Thanks to its tall shape, there's loads of headroom inside. Being square, it lends itself well to making efficient use of space. Legroom is a little bit on the tight side in the back, but acceptable for children or short trips. The driver is treated to a particularly good driving position, with a height-adjustable seat (which isn't common on this kind of car) and a steering wheel which adjusts for height and reach. Only the seats are a bit of letdown, as they lack support. But even this is only a problem on longer trips where you're more likely to get back ache.
The fit-and-finish of the cabin isn't quite up to the standard of Citroen's other small MPVs - most notably the C3 Picasso. But there again, you're not paying C3 Picasso prices. Reminders that this based on the Nemo van are everywhere, from the exposed to the no-nonsense dashboard. But it's all very easy to use and built to withstand the knocks and scrapes of commercial use, so should stand up well to family life. Air conditioning is optional, rather than standard.
What's the Citroen Nemo Multispace (2009 – 2015) like to drive?
Nemo Multispace gets two of Citroen's most popular engine. First up is a 1.4-litre petrol with 75bhp. It's nipper than its 0-60mph time of 16 seconds suggest and is fairly economical, returning 42mpg. It's the 70bhp 1.4-litre HDI that's the favoured engine. It's less powerful and a few seconds slower, but returns a useful 62mpg and has emissions of just 119 g/km CO2. That means it costs nothing to tax in the first year of ownership and benefits from low tax after that. It's pretty quiet on the move, with engine noise well suppressed, while there's a decent amount of punch for overtaking on the motorway.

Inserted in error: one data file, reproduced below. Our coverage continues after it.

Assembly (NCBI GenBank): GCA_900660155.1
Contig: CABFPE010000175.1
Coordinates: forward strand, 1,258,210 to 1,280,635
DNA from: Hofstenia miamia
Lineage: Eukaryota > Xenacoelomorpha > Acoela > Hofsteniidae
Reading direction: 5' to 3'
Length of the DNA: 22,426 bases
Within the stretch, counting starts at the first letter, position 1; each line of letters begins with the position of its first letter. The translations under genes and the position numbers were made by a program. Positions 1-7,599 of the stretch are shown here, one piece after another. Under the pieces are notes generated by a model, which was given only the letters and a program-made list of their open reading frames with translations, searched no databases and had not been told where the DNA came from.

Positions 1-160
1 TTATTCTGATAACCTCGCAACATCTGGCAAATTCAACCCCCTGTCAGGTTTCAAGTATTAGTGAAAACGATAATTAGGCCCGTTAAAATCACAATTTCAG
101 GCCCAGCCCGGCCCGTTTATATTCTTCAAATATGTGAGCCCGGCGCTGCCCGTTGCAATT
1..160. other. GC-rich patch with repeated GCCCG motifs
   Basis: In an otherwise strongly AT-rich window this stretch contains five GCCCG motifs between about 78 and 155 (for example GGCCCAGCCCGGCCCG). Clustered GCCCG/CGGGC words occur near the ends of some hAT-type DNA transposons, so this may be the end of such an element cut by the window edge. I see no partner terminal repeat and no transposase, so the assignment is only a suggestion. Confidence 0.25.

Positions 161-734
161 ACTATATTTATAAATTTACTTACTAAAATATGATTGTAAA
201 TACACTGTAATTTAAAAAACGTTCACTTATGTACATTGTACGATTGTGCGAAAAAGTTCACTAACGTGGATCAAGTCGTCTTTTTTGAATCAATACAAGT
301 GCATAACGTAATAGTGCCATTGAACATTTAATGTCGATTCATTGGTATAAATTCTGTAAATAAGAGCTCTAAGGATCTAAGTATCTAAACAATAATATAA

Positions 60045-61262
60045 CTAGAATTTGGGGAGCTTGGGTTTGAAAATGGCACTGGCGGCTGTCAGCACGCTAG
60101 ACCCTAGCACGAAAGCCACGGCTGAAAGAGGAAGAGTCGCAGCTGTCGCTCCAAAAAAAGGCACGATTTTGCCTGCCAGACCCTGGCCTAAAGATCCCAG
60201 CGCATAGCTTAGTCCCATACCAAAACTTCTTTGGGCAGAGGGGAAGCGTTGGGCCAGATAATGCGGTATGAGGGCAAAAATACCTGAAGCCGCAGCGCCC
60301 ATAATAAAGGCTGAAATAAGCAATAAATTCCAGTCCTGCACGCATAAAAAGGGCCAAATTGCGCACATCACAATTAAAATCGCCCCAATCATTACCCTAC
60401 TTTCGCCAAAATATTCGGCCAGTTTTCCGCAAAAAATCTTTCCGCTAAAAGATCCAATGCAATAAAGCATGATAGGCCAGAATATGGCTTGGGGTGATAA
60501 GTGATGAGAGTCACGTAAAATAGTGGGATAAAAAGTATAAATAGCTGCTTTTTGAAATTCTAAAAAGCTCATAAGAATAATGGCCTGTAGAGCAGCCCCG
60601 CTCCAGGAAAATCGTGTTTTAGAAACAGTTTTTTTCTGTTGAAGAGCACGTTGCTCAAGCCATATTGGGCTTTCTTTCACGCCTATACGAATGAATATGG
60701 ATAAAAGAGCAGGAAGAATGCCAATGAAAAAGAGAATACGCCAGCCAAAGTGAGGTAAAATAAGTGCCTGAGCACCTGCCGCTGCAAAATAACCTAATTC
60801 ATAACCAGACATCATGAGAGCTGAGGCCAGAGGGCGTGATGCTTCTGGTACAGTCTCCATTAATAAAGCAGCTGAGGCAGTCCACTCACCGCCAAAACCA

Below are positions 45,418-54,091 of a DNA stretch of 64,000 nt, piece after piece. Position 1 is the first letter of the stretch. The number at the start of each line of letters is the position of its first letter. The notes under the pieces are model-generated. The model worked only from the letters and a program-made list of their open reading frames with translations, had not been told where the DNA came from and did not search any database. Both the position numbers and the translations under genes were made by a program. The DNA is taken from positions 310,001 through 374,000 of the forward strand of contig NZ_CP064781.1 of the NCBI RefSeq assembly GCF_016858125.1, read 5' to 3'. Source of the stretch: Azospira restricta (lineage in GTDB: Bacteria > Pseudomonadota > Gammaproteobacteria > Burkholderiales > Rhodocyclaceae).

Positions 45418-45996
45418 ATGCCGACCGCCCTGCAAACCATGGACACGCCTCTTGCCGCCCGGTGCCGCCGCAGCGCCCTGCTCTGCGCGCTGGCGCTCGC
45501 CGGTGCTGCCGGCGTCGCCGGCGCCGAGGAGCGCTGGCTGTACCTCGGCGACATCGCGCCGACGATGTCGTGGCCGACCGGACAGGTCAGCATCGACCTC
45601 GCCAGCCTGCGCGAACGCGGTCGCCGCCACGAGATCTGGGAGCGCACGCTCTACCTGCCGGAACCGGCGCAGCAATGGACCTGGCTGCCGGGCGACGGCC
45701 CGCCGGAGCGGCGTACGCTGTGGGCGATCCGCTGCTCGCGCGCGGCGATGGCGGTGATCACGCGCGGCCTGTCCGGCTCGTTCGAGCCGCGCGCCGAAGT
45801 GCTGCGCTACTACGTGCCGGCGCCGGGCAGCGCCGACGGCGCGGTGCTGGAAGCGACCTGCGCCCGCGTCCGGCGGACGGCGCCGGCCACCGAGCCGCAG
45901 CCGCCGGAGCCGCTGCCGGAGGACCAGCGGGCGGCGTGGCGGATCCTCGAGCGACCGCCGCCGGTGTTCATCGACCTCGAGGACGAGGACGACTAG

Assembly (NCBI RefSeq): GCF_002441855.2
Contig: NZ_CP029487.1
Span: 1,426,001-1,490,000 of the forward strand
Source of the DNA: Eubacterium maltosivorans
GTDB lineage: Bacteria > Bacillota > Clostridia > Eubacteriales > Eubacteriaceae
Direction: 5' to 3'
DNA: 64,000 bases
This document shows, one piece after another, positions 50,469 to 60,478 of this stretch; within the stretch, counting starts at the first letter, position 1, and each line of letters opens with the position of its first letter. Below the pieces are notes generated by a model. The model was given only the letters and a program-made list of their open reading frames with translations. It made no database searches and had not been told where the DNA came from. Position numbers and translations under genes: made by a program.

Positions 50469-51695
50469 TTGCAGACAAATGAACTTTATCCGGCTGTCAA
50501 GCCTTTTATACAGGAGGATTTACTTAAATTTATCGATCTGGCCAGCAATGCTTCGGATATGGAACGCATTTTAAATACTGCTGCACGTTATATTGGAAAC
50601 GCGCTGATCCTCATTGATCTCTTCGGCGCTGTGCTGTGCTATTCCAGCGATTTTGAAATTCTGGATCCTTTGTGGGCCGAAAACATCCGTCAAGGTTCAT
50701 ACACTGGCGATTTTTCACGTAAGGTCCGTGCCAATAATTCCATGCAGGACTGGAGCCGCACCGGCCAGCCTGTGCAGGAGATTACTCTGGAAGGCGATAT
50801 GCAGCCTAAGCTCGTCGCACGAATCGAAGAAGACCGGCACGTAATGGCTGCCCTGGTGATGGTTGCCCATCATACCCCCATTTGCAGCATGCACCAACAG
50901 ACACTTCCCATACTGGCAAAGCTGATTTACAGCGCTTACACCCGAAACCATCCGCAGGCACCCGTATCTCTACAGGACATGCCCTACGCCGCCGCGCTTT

This is one of just a handful of small diesels that's available with an automatic gearbox. In this case it's a Sensodrive that provides the two pedal convenience of a conventional automatic transmission with the fuel economy and low CO2 emissions of a manual gearbox. Otherwise all cars have a five-speed manual gearbox.
Although it's based on a van, the Nemo Multispace is surprisingly good to drive - it's light, agile and easy to park. That's primarily because the Nemo van, on which it's based, has been designed to be driven around town for short courier runs. It's nippy, great at darting in-and-out of traffic and has a particularly tight turning circle (which is ideal for tight three-point turns). The steering is light too.
Out of town, it's only let down by a bit of bodyroll, which is to be expected from this kind of car and a slightly choppy ride. Plus that steering that was pleasingly light in town lacks precision at higher speeds.
Parking sensors are an optional extra, though there's not a great need for them as all-round visibility is good. The windscreen is large, as are the glazed areas at the side, while it's easy to see out of the rear even with two in the back.
What do owners think?
Our view gives your our opinion, based on driving hundreds of cars every year, but you can't beat the views of someone who lives with a car day-in, day out.